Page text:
As I’ve been sleeping later, I’ve been wanting to stay up later.  I’ve been retired just six days but I’m already having a hard time remembering what day it is, and I’ve stopped following the clock.  Also, I’m now eating at different times.  I even nap later.

My retirement goal is to write a novel.  I assumed before I retired I needed to stick to a disciplined schedule and work at novel writing just like I worked as a computer programmer.  Now I’m thinking that was a false assumption.  Or is that just a rationalization to sleep later?

The western world changed after the invention of the clock.  Now that I’m retired I realize I’ve left clock time.  Because I don’t have cable TV, I don’t even watch TV to a schedule anymore.  I’m on Netflix time.  Does this mean I’ve been a Morlock all my life and now I’ve become an Eloi?  That might not be good.  Modern sequels recognized the virtues of the hideous Morlocks – they got things done, while noting the Eloi were lazy and wimpy.

Living by the clock is mechanical.  Living by nature is undisciplined.  There’s got to be a happy medium – or is that another false assumption? 

JWH – 10/28/13

14 thoughts on “I’m Retired–Do I Throw Away My Alarm Clock?”

  1. I would try and find a natural rhythm and not have too many rules. Sometimes you will wake early and feel alert and ready to write that novel of yours…other’s you may need more sleep. Light’s good to work to until you reach a season when there’s little light…or do we hibernate?….. Anyway I wouldn’t let your life slip but listen to what your body needs. Try without a clock for a while and see what happens. Good luck!

  2. Jim, I’d say it depends on how productive you want to be.

    Oh, I certainly wouldn’t use an alarm clock. I used to hate hearing that alarm every day. Of course, I worked 12-hour shifts, so it just feels good to be on a more-or-less regular schedule these days. However, I don’t oversleep. I don’t think that will be a problem.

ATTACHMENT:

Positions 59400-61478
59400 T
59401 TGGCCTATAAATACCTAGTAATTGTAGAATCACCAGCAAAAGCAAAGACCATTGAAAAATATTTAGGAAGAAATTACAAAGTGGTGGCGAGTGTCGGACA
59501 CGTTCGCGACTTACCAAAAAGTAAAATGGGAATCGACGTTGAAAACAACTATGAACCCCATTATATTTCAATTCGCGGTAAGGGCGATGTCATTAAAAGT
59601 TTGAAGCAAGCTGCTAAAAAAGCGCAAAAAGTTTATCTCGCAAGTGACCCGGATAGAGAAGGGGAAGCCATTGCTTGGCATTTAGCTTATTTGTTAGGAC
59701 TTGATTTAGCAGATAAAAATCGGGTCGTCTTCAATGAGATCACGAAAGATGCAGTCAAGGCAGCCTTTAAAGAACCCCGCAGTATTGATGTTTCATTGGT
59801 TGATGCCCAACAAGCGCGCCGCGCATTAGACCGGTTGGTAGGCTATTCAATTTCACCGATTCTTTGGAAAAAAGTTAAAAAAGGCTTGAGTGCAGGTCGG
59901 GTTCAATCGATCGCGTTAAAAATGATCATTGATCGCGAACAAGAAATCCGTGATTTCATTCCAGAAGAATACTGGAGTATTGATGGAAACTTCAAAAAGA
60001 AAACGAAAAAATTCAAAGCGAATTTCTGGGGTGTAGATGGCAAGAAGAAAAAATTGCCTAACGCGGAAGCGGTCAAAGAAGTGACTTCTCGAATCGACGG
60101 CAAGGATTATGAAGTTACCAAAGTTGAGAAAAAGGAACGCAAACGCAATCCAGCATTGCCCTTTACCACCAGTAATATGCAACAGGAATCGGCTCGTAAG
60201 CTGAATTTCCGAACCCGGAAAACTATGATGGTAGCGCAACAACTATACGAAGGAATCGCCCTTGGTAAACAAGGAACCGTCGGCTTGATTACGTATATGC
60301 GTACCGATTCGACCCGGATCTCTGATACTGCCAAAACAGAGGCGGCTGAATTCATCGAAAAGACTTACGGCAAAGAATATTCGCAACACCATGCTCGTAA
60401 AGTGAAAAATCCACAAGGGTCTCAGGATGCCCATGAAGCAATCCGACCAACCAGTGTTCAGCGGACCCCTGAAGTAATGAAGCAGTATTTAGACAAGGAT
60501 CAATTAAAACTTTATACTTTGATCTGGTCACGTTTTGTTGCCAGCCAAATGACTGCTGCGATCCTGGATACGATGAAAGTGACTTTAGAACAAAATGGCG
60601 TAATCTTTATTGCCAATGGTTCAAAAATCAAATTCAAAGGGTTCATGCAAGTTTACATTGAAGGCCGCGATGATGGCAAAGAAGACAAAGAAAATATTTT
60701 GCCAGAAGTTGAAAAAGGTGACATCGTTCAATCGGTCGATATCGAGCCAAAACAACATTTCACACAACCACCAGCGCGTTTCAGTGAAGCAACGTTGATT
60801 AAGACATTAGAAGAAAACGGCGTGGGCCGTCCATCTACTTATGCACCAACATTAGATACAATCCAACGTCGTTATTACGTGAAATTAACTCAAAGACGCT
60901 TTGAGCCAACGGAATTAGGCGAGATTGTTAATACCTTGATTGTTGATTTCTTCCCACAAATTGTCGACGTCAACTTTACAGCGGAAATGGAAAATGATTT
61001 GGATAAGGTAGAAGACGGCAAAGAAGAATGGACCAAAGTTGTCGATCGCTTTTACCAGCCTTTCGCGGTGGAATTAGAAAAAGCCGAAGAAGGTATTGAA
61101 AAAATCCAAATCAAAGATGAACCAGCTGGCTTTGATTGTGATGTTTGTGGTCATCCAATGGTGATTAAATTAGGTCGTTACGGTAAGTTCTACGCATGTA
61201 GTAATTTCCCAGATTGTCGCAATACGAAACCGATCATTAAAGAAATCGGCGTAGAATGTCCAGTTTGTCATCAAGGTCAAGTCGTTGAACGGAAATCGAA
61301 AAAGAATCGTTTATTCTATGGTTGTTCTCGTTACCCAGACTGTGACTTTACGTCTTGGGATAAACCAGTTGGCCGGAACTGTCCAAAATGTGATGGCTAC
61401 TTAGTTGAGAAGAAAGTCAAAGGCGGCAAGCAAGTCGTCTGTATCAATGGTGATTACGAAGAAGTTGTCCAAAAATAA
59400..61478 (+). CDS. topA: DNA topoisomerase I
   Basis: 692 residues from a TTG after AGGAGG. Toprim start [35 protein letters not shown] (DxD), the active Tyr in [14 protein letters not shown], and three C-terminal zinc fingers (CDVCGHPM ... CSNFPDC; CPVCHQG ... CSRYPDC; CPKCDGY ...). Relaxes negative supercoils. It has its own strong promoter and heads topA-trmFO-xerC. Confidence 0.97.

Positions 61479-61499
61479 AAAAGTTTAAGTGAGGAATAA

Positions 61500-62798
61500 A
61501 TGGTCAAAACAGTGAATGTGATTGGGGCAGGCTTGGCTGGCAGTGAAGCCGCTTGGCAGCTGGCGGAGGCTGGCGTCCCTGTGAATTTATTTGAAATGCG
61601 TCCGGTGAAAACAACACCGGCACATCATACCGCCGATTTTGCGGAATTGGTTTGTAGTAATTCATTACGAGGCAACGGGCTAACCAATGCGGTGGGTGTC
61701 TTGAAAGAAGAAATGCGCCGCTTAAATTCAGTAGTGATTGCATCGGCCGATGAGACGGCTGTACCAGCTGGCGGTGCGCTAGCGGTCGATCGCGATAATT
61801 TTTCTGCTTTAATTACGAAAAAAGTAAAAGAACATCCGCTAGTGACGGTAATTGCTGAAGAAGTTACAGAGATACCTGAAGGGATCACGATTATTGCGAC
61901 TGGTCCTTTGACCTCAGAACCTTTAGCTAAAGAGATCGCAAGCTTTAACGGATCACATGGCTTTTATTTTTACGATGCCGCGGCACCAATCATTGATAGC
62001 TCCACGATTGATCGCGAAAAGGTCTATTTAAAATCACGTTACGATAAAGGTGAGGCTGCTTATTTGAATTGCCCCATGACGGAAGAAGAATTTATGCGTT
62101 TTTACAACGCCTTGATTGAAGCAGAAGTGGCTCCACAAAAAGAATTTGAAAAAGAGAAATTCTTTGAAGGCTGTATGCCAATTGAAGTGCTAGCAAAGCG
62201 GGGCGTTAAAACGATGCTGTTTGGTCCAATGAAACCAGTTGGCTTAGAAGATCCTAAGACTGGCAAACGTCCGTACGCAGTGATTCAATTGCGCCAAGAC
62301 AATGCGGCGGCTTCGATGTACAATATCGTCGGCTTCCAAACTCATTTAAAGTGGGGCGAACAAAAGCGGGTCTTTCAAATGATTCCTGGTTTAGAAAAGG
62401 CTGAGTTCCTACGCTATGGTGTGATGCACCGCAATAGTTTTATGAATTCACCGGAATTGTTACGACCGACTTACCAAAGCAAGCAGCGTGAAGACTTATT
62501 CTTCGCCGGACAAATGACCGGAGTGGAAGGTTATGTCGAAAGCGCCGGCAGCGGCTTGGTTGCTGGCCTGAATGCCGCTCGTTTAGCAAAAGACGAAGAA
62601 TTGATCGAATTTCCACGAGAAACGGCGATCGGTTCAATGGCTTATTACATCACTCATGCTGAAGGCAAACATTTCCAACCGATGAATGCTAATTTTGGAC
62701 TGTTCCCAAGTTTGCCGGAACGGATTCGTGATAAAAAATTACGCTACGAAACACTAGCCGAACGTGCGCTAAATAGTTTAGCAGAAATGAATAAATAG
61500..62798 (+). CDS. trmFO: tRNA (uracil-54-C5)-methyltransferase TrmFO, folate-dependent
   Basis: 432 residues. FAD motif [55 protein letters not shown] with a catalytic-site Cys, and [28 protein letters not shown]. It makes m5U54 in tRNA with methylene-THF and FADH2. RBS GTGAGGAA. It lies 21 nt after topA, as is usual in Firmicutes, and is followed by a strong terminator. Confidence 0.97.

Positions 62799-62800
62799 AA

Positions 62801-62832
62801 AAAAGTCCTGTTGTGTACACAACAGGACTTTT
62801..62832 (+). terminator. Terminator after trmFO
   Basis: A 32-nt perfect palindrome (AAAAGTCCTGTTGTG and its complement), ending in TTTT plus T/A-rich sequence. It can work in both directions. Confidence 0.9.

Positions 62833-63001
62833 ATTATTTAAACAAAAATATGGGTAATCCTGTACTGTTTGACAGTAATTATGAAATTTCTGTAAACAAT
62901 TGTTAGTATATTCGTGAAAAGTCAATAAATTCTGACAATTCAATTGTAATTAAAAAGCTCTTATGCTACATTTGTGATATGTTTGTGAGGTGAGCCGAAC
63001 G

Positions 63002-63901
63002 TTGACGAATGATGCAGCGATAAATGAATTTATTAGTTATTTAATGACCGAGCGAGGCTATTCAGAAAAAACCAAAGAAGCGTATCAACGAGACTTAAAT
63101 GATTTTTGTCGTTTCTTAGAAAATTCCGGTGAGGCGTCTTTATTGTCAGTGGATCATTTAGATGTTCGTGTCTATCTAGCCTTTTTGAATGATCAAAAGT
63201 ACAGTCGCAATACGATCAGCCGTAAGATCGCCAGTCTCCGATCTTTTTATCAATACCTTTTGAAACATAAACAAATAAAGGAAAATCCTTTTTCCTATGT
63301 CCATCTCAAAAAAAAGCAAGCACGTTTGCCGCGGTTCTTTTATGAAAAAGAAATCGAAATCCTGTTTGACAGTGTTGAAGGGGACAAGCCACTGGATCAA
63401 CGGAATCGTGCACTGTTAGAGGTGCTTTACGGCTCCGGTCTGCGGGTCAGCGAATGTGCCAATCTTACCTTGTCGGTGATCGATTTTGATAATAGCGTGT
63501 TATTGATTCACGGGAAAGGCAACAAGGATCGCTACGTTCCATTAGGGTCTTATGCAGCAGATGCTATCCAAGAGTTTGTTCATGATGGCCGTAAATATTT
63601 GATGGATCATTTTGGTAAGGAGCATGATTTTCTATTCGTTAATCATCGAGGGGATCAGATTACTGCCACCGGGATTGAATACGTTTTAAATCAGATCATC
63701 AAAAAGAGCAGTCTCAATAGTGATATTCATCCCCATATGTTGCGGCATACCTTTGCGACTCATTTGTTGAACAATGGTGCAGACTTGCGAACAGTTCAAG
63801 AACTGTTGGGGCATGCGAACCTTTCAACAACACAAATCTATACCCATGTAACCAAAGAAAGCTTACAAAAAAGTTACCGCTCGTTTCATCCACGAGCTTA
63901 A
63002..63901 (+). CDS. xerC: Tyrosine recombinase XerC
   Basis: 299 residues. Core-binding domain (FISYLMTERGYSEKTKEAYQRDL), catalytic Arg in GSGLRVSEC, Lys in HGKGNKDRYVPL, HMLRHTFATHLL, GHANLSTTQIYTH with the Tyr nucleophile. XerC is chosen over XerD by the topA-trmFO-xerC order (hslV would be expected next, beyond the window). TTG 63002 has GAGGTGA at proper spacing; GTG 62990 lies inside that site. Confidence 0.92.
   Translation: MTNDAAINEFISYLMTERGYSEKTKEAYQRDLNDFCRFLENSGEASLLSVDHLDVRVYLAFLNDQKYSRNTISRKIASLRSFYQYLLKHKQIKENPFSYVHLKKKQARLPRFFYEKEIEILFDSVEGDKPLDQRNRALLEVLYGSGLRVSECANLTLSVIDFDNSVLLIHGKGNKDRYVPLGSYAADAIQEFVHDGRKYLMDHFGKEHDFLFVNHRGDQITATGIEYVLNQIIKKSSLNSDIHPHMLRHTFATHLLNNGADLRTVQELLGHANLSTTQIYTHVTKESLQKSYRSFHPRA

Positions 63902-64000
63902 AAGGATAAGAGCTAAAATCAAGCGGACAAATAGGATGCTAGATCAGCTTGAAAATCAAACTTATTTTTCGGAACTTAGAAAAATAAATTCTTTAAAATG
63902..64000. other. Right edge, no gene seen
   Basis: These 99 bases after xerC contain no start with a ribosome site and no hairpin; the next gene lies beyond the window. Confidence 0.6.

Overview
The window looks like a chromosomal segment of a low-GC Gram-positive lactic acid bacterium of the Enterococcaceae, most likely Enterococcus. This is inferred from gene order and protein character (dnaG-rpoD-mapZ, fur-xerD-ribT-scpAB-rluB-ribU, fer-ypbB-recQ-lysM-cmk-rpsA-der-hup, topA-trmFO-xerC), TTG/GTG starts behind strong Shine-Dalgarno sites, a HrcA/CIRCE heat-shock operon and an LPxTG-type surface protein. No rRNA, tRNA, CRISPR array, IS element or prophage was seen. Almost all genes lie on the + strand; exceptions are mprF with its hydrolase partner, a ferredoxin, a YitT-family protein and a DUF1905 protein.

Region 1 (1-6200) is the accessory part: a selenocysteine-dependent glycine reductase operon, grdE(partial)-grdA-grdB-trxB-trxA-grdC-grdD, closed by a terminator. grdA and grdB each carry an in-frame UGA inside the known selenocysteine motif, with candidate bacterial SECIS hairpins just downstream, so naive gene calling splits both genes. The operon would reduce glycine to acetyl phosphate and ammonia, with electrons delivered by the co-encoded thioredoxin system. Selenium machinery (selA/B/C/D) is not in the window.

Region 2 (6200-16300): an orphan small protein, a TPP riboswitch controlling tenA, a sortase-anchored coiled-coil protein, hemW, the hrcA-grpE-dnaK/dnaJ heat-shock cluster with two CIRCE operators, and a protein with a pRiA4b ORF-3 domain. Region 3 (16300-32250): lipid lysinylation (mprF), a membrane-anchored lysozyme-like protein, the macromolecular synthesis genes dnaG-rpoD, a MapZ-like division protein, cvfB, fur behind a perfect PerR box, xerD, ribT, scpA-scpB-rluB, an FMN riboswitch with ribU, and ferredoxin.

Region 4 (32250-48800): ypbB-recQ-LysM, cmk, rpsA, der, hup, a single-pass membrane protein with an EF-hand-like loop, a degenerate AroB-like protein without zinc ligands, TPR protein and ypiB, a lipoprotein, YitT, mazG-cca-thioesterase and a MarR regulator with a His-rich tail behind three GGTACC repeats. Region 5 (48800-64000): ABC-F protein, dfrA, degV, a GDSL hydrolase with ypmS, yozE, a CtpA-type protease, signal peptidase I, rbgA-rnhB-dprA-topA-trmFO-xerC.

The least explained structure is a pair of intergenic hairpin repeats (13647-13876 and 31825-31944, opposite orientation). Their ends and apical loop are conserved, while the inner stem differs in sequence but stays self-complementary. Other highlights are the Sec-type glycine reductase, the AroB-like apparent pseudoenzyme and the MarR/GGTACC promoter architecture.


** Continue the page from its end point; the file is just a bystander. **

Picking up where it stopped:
The problem for me is that I’m slow starting. Since I don’t have to go to work, I take my time with breakfast and… everything else in the morning. So I don’t even get started until afternoon, often enough (at least, if you don’t count browsing the internet, answering emails, blogging, etc.).

    Oh, and taking a nap in the afternoon is a bad habit to start, too. Unless you really enjoy it, in which case, why not? Again, it just depends on how productive you want to be.

  3. When I retired, I stopped wearing a watch. But, I kept the alarm clock. It’s used very infrequently, like when I need to catch a plane.

    Allow time for your brain and body to adjust. Sleep until you wake up *and* feel rested. If you don’t feel rested, you aren’t sleeping enough, so give it time. Sleep is good for you. After some time, you’ll figure out how much sleep you need to feel your best.

  4. Hi Jim

    First, congrats on your retirement (aka regaining full choice each day)!

    Many of the questions you mention are ones faced also (interestingly) by those of us who are self employed and working from home.